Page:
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This regional breakdown shows the challenge Charest faces (putting aside the unknowns of the Brown campaign for a moment). His strong support in Quebec is not nearly enough to make up for his lack of support in Western Canada, and he needs to close the gap in Ontario in order to make this race more competitive. Brown could play a big role in that (and Charest’s support in Quebec would be helpful to Brown if the Brampton mayor places ahead of Charest on the ballot) but Poilievre’s broad support in the West makes high numbers in central and Atlantic Canada less important for him.
That’s where the Conservative Leadership Index stands now that we have our final slate of six candidates. The Index will be updated regularly in the subscribers-only Weekly Writ, and I may have some longer analyses on the site as well in the coming months.
Is the Index perfect? No, but I think it will be a useful tool as this campaign unfolds, especially as the data becomes more robust. Brown remains the wildcard, but the race is still Poilievre’s to lose.
Conservative Leadership Index methodology
The CPI is based on three different metrics.
The most important is fundraising, because it has been very predictive in the past. Just take a look at how each candidate’s share of all the money raised in the 2017 and 2020 leadership races compares to their share of first ballot support.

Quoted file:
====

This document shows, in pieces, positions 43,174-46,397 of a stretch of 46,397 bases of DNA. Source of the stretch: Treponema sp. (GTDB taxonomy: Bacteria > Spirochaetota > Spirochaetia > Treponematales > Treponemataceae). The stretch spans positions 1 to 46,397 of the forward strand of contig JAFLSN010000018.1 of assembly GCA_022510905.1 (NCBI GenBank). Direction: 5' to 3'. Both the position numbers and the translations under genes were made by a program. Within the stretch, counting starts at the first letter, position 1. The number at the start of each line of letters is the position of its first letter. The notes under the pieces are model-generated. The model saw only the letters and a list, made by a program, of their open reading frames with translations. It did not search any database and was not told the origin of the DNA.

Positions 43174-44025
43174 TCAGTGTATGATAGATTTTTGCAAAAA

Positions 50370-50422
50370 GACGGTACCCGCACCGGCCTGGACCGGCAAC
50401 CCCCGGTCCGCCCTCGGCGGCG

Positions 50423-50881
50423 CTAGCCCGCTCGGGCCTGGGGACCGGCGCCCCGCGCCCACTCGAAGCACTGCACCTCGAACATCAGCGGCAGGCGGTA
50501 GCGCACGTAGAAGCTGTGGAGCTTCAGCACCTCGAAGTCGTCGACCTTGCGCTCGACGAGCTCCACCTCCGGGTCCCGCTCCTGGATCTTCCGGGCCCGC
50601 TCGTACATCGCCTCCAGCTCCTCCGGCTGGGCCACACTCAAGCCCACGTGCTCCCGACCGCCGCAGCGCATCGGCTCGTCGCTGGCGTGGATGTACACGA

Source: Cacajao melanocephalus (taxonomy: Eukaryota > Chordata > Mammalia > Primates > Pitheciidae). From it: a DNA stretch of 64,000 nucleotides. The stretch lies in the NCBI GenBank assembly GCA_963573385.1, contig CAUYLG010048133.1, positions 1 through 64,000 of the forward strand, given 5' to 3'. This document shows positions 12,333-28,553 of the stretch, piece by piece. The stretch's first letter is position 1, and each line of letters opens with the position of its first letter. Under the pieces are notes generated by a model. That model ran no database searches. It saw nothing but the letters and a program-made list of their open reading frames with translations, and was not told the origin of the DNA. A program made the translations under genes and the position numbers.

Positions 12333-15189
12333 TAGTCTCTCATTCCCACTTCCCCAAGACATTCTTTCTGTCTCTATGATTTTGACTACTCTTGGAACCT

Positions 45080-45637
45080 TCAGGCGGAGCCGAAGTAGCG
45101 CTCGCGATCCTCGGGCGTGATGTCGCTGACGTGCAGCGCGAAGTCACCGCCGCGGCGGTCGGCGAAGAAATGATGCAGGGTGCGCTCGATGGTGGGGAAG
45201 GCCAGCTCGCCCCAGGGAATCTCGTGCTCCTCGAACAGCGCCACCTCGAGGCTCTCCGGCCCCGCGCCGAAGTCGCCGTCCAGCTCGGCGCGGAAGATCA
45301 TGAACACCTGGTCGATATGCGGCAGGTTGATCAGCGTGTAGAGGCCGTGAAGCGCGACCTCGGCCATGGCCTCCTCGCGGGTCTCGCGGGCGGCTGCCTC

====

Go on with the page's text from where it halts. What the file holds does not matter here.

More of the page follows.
It’s a very predictive metric. There have been two big outliers, both from 2017. Andrew Scheer got much more support on the first ballot than his fundraising suggested he would, while Kellie Leitch got much less. This, however, might be due to the length of that leadership contest — Leitch was an early fundraising leader, but by the end of the campaign her fundraising was dropping. The opposite happened to Scheer.
A candidate’s fundraising score is based on the share of all the money raised so far in the race in each province. So, if the candidates have raised a combined total of $1 million in Ontario, the candidate who raised $200,000 would be given a score of 20% in Ontario. Those provincial scores are weighted by the number of seats in each province (to reflect the rules of the leadership race) and then combined to give a national fundraising score in the Index.
The next most important metric is polling, but the weight of this metric depends on whether the polls are surveying Conservative supporters or Conservative party members. Polls of Conservative supporters have been somewhat predictive in the past, while polls of Conservative party members have been much more predictive.